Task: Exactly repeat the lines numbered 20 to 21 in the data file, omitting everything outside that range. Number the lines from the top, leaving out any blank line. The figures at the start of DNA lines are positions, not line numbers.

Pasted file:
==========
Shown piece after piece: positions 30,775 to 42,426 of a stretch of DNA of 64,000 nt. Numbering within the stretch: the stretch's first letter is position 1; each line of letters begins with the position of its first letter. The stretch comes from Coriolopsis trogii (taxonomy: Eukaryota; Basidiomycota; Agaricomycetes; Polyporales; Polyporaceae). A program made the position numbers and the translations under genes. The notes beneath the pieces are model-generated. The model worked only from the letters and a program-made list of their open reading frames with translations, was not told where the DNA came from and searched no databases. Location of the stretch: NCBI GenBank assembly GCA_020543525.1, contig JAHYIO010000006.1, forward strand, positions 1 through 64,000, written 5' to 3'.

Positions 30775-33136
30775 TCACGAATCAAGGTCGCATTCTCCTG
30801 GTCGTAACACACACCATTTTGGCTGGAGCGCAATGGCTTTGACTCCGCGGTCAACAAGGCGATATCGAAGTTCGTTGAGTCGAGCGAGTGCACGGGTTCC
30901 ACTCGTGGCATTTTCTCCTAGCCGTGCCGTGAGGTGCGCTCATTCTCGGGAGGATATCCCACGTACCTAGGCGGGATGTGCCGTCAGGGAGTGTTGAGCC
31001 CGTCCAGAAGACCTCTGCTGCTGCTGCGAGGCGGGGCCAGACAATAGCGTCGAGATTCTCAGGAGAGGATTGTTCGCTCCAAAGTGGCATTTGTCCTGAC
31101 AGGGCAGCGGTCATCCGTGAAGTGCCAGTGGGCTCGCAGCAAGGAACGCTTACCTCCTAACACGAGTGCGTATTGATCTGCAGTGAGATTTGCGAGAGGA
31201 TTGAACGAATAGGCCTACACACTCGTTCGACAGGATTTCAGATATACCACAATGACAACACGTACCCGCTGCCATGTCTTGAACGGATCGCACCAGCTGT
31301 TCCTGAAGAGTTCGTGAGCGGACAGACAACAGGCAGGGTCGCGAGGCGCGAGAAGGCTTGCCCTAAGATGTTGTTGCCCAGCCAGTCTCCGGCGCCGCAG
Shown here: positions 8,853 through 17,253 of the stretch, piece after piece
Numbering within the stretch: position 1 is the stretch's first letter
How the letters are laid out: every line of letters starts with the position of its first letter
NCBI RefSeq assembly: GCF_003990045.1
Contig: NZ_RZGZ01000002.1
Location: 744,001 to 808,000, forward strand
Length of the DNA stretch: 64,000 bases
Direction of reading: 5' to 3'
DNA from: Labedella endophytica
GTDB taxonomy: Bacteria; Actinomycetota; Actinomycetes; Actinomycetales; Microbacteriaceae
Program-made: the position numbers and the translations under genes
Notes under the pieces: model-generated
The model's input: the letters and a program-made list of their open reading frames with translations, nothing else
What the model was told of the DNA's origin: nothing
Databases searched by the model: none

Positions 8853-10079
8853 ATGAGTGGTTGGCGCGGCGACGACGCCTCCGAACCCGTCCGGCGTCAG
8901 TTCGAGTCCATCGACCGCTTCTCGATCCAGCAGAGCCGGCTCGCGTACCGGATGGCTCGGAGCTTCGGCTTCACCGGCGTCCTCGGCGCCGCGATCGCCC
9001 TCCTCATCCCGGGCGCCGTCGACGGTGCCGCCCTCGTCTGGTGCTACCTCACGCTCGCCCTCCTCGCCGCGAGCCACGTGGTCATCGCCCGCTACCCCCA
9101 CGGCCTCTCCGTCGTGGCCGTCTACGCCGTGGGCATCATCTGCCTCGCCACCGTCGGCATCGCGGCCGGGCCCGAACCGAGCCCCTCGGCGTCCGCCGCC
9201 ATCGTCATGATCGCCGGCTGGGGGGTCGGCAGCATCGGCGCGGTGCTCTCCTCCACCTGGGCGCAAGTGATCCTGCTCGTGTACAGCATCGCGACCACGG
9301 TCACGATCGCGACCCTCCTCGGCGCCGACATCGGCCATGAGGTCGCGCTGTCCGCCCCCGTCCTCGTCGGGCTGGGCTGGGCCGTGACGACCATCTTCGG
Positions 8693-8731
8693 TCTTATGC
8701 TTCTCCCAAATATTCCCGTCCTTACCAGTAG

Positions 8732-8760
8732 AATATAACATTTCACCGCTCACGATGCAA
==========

Program-made: the position numbers and the translations under genes
Notes under the pieces: model-generated